https://www.youtube.com/watch?v=f1Vvgo7SKf0

    But in any case, the Lefties in Hollywood agree with you, so there’s that.

    ####

    • #23
  24. Bryan G. Stephens Thatcher
    Bryan G. Stephens
    @BryanGStephens

    CarolJoy, Not So Easy To Kill (View Comment):

    The Reticulator (View Comment):

    Bob Thompson (View Comment):

    The Reticulator (View Comment):

    Bob Thompson (View Comment):

    The Reticulator (View Comment):

    Good explanation. I wish Presidential candidate Donald Trump saw it that way, too.

    He does.

    In that case, I wish he would use his powers of persuasion to convince some of his ardent followers of it.

    Examples needed of who you are referring to and specifics that make them contrary to ordered liberty.

    The treatment of Alexei Navalny by Trump and among some people here is not encouraging. Before you object that it takes place in another country, I would like to bring up an example from the days when people in this country really did care about ordered liberty.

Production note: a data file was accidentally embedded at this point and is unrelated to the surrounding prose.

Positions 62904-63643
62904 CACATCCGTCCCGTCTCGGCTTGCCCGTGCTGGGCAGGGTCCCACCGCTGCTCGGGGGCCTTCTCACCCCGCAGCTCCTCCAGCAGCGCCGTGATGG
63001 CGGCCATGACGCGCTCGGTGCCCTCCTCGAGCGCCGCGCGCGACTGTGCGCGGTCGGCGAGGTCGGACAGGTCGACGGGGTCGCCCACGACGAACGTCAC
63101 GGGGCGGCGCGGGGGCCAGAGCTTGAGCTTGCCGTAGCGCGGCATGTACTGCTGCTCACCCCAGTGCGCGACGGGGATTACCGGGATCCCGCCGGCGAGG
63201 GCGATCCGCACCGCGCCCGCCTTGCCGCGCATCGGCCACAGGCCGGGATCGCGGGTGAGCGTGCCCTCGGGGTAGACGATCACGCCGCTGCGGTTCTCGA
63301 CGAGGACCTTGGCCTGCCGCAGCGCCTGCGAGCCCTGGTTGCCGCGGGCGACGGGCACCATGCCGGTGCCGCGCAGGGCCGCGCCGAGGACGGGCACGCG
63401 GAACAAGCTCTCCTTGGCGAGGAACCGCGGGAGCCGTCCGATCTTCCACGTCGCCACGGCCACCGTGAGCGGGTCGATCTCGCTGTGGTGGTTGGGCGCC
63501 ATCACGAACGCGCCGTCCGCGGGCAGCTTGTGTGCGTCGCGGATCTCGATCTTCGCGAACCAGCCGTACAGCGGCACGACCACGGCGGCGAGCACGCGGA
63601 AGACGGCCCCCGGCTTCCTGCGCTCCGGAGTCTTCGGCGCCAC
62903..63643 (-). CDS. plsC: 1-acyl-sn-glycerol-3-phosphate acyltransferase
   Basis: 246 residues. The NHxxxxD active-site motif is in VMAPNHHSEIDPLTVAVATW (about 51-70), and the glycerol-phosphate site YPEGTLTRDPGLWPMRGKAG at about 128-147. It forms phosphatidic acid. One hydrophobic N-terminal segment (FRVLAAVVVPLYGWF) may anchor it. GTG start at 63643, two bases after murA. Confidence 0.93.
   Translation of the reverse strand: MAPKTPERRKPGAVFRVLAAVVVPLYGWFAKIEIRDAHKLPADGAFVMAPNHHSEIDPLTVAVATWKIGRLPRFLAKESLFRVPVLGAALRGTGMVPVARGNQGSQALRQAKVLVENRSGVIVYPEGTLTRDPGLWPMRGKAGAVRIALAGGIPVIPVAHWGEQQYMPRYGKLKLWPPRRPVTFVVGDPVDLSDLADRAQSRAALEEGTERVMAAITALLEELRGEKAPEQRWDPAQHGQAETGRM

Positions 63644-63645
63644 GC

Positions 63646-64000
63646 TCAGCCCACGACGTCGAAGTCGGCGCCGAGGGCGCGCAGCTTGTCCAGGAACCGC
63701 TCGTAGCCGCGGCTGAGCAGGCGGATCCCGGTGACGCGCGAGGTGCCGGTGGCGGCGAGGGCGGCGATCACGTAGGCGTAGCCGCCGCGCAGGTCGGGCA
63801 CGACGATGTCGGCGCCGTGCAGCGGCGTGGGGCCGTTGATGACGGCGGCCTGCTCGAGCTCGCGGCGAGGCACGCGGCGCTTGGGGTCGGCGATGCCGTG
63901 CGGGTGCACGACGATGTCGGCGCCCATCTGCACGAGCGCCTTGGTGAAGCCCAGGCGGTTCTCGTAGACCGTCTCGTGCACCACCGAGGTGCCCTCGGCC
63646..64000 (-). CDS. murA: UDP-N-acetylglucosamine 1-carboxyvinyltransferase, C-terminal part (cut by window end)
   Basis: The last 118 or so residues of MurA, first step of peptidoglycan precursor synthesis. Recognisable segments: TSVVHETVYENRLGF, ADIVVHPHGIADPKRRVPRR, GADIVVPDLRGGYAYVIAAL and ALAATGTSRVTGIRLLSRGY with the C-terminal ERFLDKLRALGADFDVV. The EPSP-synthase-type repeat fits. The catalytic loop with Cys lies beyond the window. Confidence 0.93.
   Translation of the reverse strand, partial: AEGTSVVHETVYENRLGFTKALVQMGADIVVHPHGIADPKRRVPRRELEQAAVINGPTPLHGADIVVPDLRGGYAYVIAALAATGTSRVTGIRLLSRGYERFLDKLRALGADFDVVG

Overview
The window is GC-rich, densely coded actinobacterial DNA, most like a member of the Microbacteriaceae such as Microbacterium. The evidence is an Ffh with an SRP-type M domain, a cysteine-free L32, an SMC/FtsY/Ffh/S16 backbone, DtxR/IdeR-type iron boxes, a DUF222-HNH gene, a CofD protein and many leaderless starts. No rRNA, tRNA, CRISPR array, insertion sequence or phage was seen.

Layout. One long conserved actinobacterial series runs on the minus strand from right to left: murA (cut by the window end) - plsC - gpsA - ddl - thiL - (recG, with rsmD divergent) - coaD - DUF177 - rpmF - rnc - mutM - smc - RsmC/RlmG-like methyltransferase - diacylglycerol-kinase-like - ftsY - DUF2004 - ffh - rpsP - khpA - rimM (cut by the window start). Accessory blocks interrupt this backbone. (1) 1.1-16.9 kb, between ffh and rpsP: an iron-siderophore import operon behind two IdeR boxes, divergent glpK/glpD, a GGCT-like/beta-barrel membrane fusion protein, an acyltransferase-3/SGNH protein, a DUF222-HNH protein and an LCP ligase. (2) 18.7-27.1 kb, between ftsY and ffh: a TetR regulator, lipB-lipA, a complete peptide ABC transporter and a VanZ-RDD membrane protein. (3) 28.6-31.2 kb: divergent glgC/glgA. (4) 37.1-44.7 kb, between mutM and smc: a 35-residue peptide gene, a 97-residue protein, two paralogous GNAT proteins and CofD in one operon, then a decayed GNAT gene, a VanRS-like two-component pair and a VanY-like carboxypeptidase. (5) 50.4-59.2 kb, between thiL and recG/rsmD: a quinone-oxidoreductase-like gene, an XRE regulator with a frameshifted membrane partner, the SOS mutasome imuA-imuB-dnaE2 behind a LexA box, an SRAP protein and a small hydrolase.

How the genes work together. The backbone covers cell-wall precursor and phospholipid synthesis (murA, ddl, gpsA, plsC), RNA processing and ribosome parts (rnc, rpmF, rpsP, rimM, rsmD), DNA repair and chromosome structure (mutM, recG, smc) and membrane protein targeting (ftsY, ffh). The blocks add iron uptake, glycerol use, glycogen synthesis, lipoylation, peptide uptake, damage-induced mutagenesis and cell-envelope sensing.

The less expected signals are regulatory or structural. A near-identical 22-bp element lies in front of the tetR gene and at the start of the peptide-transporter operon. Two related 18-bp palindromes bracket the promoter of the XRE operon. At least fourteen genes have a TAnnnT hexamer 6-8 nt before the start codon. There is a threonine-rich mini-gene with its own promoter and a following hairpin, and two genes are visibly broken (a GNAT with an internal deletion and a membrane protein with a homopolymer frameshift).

I’ve had cause to look in newspaper archives for news about the Black Hawk war of 1832. There weren’t very many newspapers in western Indiana back then, but there were a few. In frontier towns where local militias were being called up to fight Black Hawk I’ve found hardly any news about their own war, but there was news about Poland, which had just been defeated in a revolt against Russia, and there was news about other nationalist freedom movements in Europe.SNIP